Condos Surrounding 18th-Century Manor near Williamsburg
The Historic Powhatan Resort’s manor house in Williamsburg, Virginia, dates back to 1735—an etching of “1643” on one of its bricks refers to the year of its land grant from King Charles I. Built with 20-inch-thick brick walls and distinctive T-shaped chimneys, the two-story structure survived the American Revolution and a fire during the Civil War that ravaged the surrounding plantation. Today, the house stands amid carefully manicured gardens and rolling hills on the resort’s more than 250 wooded acres, the perfect setting for families visiting Williamsburg for its historic colonial attractions.
Powhatan’s spacious one- and two-bedroom units are located within several buildings surrounding its 18th-century showpiece. There are separate dining and living areas inside each unit, so you can use the sofa to stage reenactments of General George Washington’s crossing of the Delaware River. You can also cook up meals in a kitchenette or fully equipped kitchen, since they are stocked with all the necessary dishes and cutlery. Or if you’d rather eat out, the resort’s onsite restaurant, The Powhatan Bar and Grille, serves breakfast, lunch, and dinner.
In between visits to Williamsburg’s historic sites and theme parks, feel free to take part in one of the resort’s organized activities, which range from painting classes and bingo to ghost tours of the manor house and water aerobics at the indoor pool. Check the calendar for a rundown of events.
Williamsburg, Virginia: Art and Entertainment in Historic Colonial Town
Part of the Historic Triangle of Virginia (along with Jamestown and Yorktown), Williamsburg was the capital of the colony and it played a central role during the American Revolution—American forces gathered here in 1781 to march to Yorktown for the war’s final battle. The city pays homage to this patriotic past with a living museum where fifers march in Revolutionary War regalia and costumed actors portray everyday colonists. Historians have carefully preserved and restored dozens of 18th-century structures within the town; buildings of note include the opulent Governor’s Palace, built in 1722 to house the British governor, and the residential home of George Wythe, the first Virginian to sign the Declaration of Independence. Yorktown Battlefield is only a short drive east; here, park rangers tell the story of the Revolutionary War’s final siege.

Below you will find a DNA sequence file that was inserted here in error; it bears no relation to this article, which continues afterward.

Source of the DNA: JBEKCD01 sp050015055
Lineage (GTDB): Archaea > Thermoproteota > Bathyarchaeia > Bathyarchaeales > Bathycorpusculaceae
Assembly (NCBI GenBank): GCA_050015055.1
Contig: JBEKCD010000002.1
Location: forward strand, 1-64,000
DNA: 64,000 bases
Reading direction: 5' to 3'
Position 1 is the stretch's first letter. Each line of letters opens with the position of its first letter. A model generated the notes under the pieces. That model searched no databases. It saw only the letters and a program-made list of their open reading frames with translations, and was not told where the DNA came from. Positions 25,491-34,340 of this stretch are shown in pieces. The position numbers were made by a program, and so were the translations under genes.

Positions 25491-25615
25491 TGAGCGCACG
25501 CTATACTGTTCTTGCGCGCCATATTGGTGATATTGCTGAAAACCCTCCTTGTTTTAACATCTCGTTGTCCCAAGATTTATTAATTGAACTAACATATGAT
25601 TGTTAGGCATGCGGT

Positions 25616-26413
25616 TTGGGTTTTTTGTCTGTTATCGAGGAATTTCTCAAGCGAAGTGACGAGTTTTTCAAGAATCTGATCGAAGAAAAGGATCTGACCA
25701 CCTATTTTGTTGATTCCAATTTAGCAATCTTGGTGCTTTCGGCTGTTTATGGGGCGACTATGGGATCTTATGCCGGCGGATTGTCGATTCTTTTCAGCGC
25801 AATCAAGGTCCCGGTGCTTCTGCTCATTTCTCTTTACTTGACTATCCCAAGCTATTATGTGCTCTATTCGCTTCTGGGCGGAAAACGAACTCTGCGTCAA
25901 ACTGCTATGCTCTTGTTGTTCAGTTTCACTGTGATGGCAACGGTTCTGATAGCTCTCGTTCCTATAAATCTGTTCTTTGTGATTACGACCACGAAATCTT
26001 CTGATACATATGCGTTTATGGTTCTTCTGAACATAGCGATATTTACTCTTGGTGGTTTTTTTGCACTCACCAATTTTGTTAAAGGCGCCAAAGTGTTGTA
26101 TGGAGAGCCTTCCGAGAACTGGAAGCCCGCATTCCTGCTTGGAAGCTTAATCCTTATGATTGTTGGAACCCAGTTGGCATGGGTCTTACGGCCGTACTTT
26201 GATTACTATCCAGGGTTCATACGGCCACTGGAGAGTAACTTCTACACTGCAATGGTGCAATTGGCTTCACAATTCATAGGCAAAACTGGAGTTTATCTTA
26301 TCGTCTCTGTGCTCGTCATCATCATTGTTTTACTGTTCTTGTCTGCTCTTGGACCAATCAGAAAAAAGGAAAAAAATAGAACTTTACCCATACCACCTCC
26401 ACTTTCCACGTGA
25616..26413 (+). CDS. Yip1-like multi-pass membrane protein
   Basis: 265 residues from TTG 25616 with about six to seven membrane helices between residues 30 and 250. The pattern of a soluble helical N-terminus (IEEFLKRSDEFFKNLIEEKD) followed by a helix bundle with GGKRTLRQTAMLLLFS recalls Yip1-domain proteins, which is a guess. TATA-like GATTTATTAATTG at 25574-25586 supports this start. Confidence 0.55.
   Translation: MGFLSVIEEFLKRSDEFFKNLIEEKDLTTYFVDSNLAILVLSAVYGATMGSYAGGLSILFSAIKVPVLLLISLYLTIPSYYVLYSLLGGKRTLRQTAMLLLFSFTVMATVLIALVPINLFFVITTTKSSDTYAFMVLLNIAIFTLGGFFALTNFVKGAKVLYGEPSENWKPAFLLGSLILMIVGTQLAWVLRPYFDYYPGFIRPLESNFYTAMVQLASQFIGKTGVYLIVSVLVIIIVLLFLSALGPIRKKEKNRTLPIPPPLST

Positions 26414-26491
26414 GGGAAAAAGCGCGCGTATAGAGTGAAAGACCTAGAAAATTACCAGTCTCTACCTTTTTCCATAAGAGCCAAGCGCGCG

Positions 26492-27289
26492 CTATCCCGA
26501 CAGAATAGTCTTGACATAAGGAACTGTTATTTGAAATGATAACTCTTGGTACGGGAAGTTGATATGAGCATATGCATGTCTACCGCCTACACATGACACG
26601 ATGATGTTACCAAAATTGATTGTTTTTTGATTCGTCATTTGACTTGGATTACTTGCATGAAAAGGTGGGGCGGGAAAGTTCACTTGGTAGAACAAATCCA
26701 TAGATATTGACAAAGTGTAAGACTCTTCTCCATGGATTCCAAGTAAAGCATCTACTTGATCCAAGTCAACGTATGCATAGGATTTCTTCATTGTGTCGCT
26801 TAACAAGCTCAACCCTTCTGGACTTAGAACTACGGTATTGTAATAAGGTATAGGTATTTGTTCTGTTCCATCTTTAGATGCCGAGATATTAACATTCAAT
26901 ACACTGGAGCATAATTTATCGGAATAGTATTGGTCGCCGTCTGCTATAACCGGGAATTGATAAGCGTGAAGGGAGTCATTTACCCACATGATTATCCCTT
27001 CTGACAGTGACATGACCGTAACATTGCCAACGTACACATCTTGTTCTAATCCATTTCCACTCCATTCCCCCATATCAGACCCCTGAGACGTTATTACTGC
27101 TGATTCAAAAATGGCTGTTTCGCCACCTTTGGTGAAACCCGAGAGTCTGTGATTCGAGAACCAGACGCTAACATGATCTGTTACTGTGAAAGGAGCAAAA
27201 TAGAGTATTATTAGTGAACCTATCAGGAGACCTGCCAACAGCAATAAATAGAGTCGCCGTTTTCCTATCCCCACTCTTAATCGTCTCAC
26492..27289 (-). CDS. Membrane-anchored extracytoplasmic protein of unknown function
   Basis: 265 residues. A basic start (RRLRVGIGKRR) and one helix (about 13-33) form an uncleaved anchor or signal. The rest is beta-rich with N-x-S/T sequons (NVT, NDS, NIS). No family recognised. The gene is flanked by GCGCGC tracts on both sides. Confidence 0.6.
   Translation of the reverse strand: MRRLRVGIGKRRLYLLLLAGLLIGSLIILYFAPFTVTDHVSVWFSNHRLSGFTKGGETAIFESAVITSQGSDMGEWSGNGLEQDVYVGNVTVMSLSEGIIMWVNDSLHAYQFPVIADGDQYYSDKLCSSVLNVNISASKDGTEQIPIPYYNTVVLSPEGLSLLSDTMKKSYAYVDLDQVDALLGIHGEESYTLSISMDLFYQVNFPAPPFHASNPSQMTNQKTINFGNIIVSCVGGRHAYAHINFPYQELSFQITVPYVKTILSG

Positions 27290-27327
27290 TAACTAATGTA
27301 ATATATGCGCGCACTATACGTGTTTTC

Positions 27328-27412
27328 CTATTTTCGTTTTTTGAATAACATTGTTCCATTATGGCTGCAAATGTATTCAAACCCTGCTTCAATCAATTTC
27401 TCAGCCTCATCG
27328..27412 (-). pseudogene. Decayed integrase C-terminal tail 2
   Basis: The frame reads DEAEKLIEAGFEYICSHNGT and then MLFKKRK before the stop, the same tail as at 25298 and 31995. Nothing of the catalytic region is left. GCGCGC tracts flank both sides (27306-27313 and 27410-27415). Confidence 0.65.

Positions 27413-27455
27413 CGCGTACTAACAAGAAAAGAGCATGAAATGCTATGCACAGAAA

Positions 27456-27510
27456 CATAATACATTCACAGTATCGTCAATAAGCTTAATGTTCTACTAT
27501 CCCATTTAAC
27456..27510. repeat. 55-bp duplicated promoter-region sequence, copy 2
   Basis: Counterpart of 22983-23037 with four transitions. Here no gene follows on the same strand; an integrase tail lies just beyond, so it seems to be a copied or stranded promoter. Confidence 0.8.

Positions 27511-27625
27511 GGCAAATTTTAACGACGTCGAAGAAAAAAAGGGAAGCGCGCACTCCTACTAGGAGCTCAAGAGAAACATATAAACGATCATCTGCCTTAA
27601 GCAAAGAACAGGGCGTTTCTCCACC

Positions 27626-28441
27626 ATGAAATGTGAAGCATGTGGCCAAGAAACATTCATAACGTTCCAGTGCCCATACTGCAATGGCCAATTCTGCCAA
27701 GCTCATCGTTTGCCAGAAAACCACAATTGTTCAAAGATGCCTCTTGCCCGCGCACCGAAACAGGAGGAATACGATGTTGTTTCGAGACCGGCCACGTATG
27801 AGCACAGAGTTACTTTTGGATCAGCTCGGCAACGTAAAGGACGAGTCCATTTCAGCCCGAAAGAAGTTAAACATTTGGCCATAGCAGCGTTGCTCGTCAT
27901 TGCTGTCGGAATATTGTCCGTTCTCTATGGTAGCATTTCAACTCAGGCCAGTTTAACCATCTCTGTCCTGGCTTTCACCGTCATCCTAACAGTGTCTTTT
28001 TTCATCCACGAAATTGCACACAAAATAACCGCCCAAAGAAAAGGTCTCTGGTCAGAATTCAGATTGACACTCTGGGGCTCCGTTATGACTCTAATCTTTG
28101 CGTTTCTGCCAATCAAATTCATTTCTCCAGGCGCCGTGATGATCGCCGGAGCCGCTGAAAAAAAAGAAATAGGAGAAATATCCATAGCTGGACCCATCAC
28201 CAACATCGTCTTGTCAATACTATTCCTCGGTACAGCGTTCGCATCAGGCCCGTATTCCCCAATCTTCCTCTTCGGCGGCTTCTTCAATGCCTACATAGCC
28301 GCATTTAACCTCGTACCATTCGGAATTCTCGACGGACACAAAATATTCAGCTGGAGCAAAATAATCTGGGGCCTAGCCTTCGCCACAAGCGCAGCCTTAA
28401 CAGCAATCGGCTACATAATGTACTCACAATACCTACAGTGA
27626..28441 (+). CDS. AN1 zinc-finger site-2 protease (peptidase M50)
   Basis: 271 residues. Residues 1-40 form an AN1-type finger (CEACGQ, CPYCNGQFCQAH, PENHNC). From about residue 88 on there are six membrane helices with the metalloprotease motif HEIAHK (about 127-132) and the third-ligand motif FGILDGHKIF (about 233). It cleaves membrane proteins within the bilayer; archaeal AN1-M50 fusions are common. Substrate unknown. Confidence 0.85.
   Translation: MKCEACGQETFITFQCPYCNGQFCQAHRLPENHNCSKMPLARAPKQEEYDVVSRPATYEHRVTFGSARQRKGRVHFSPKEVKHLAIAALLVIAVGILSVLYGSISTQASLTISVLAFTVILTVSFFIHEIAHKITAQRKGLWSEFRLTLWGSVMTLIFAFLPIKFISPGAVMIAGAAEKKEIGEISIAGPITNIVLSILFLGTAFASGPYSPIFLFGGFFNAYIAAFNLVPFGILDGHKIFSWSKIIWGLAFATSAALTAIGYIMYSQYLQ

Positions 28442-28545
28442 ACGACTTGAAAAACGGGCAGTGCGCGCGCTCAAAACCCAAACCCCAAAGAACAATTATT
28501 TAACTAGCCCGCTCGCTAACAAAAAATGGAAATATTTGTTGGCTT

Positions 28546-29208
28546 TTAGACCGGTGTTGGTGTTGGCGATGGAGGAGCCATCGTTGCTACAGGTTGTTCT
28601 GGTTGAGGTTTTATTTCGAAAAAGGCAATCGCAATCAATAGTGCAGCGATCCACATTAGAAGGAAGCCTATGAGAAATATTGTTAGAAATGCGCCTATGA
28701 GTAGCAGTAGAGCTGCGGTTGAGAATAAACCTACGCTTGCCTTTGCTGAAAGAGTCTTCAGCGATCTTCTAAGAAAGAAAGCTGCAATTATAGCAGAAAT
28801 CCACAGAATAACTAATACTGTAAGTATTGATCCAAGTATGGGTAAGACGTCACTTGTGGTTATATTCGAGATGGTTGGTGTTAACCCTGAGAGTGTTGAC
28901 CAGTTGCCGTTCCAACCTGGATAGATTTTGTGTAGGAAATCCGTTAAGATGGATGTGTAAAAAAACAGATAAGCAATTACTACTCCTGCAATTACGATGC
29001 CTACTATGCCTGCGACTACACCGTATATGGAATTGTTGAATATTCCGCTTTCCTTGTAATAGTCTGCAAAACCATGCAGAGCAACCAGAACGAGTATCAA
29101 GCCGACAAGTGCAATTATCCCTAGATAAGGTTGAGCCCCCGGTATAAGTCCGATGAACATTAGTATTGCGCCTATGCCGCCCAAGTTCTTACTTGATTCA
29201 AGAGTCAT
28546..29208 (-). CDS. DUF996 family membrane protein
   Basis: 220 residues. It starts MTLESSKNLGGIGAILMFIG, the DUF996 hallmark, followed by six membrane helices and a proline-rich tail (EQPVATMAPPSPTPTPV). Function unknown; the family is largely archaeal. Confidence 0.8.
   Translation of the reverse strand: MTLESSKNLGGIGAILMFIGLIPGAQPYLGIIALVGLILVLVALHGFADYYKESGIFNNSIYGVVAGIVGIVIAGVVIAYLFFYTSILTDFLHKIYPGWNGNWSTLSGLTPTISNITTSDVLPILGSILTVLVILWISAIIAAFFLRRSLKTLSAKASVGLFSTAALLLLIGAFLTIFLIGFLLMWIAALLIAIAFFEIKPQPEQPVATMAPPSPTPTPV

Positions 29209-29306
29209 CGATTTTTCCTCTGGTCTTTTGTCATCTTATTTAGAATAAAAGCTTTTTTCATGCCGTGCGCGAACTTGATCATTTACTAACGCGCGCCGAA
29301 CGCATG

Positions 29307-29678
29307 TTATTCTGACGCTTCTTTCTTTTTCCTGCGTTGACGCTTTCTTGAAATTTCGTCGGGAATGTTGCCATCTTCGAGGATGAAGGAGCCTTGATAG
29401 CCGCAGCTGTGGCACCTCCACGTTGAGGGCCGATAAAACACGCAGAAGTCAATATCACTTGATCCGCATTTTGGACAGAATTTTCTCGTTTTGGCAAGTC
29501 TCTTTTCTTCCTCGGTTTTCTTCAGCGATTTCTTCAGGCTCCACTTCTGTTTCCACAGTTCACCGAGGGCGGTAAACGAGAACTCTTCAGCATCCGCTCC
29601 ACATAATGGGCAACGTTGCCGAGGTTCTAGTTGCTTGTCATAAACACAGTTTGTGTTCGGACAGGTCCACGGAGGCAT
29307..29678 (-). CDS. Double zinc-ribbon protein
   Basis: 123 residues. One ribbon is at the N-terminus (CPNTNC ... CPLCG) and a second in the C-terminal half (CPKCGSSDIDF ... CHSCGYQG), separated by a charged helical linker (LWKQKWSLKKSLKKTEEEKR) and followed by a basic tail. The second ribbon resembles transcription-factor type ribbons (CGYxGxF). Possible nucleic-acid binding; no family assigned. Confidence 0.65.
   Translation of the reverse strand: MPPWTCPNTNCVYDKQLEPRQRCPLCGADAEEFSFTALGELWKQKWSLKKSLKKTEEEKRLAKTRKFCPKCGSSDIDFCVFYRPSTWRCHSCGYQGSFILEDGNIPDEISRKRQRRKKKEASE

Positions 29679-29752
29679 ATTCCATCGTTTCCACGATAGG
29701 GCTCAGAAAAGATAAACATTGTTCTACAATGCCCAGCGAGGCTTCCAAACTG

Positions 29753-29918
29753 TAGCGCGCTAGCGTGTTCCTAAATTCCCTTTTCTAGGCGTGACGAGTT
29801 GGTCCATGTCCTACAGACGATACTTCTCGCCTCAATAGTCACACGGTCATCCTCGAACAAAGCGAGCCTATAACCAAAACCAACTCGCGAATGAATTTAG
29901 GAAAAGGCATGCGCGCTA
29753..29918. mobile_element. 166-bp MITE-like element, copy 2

Back in Williamsburg, the 18th-century-style boutiques along Merchants Square sell everything from whimsical toys to hand-cooked Virginia peanuts. In addition to its historic sites, Williamsburg boasts a thriving artistic community, with original folk art and paint-by-number self-portraits of the Founding Fathers displayed at several galleries and art exhibits throughout the city.